In the preparation of “The Wilson family, Somerset and Barter Hill branch” I have discovered two lists of the names of the sons and daughters of Col. Ben and Ann Seay Wilson of “Somerset” in Cumberland County, Virginia, in addition to the list found in my father’s notes. None of these was arranged in the same chronological order. It was my good fortune in 1915 to find the Bible, claimed to be the Bible of Col. Ben and Ann Seay Wilson of “Somerset” in Cumberland County, Virginia. At that time this was in the hands of Miss Clementine Reid Wilson, Col. Ben’s great-granddaughter, and it was my privilege to copy, with the aid of a reading glass, for the ink was badly faded, the names of their children from that Bible in the same chronological order in which they were recorded. This chronological order, and military records found, support each other. I therefore believe that this sketch contains the most accurate chronological list of Col. Ben’s and Ann Seay Wilson’s children to be found outside of his Bible.
A genealogy of the Lake family of Great Egg Harbour in Old Gloucester County in New Jersey : descended from John Lade of Gravesend, Long Island; with notes on the Gravesend and Staten Island branches of the family. This volume of nearly 400 pages includes a coat-of-arms in colors, two charts, and nearly fifty full page illustrations – portraits, old homes, samplers, etc. The coat-of-arms shown in the frontspiece is an unusually good example of the heraldic art!
Luedders’ historical and pictorial city directory of Angola, Indiana for the year 1923, containing an historical compilation of items of local interest, a complete canvass of names in the city, which includes every member of the family, college students, families on rural lines, directory of officers of county, city, lodges, churches, societies, a directory of streets, and a classified business directory.
Resident and business directory of Middleboro’ and Lakeville, Massachusetts, for 1899. Containing a complete resident, street and business directory, town officers, schools, societies, churches, post offices, notable events in American history, etc. Compiled and published by A. E. Foss & Co., Needham, Massachusetts. The following is an example of what you will find within the images of the directory: Sheedy John, laborer, bds. J. G. Norris’, 35 West Sheehan John B., grocery and variety store, 38 West, h. do. Sheehan Lizzie O., bds. T. B. Sheehan’s, 16 East Main Sheehan Lucy G. B., bds. T. B. Sheehan’s, 16 East Main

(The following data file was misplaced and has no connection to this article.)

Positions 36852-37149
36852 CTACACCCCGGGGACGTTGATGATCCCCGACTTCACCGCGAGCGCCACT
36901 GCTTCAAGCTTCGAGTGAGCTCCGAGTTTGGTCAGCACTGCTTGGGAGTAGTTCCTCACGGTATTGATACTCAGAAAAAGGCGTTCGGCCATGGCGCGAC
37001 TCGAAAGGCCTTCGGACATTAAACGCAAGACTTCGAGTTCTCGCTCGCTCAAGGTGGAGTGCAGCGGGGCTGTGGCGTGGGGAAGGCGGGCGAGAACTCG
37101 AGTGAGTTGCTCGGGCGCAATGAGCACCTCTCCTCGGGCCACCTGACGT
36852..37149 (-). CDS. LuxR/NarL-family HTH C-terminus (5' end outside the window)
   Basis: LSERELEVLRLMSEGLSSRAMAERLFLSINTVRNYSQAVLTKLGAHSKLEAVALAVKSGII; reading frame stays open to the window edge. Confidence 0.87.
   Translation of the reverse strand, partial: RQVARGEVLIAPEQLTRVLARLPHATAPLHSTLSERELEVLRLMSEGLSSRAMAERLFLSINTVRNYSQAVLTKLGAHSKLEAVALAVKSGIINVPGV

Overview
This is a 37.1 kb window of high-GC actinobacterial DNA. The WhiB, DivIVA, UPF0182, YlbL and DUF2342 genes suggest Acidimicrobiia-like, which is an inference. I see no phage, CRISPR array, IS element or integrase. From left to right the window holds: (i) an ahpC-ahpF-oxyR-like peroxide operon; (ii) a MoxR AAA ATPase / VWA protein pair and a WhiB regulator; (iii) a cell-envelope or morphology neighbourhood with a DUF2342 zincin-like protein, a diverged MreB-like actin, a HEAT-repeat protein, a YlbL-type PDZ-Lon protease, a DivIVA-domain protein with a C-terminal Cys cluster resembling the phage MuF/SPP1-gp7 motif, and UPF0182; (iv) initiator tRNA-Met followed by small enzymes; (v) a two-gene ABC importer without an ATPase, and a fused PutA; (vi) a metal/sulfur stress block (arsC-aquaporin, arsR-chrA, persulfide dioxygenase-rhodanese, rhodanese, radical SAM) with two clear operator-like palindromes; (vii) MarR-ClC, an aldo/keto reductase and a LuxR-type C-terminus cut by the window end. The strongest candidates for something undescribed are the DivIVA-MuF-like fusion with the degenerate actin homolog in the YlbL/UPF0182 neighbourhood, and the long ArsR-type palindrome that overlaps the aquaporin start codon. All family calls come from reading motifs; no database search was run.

Hiram Charlton took on the publication of the Genealogical and Family History of the State of Vermont for Lewis Publishing. In it, he enlisted the assistance of living residents of the state in providing biographical and genealogical details about their family, and then he published all 1104 family histories in two distinct volumes.
Austin L. Hines, an old resident and farmer of Lake County, is the son of Sandy and Polly (Ashburn) Hines. His father was born in 1802 in Missouri and his mother in Kentucky in 1806. When young, Sandy Hines went to Kentucky, where he married Miss Ashburn and shortly after returned to Missouri, where he lived until 1851, then came to what is now Lake County. They had three sons and three daughters. Mr. Hines was a democrat, and by occupation a farmer. He was a member of the Cumberland Presbyterian Church. Mrs. Hines was a Methodist, but finally joined
Joseph L. Hines. The first man appointed to carry the mail into the rural districts of Champaign County was the late Joseph L. Hines. Mr. Hines was for many years a resident of Champaign and his death, which’ occurred in that city November 15, 1910, removed an honored and respected citizen. Mr. Hines was born in Hamilton County, Indiana, December 31, 1859, the youngest in a family of nine children born to Joseph and Elizabeth (LeMarr) Hines. He grew up and received his education in the country and was a farmer until his marriage. He then formed a connection as
REV. GUSTAVUS HINES. – Gustavus Hines was born in Herkimer county, New York, in 1809. On his mother’s side he was descended from the Carvets and Wilkensons of the old Massachusetts colony, and on his father’s from the Hopkinns of Rhode Island, all names of the highest respectability and even celebrity in the early history of New England. Governor Carvet of Massachusetts colony, and Stephen Hopkinns, one of the signers of the Declaration of Independence, were of the same families. he grew to his majority in the county of his birth, and in 1832 removed to Cattaraugus county, in the
Although the esteemed subject of this sketch has not been domiciled within the precincts of Wallowa county so long as some who have broken the sod here, still he has manifested during this time, as heretofore, also, characteristics that stamp him the upright, capable and stanch citizen, and loyal promoter of the free institutions of the land, while his personal qualities of worth have been displayed in a manner quite commensurate with the ability that has been in evidence, and he stands at the present time as one of the prominent, intelligent and leading men of the county. William H. Kuykendall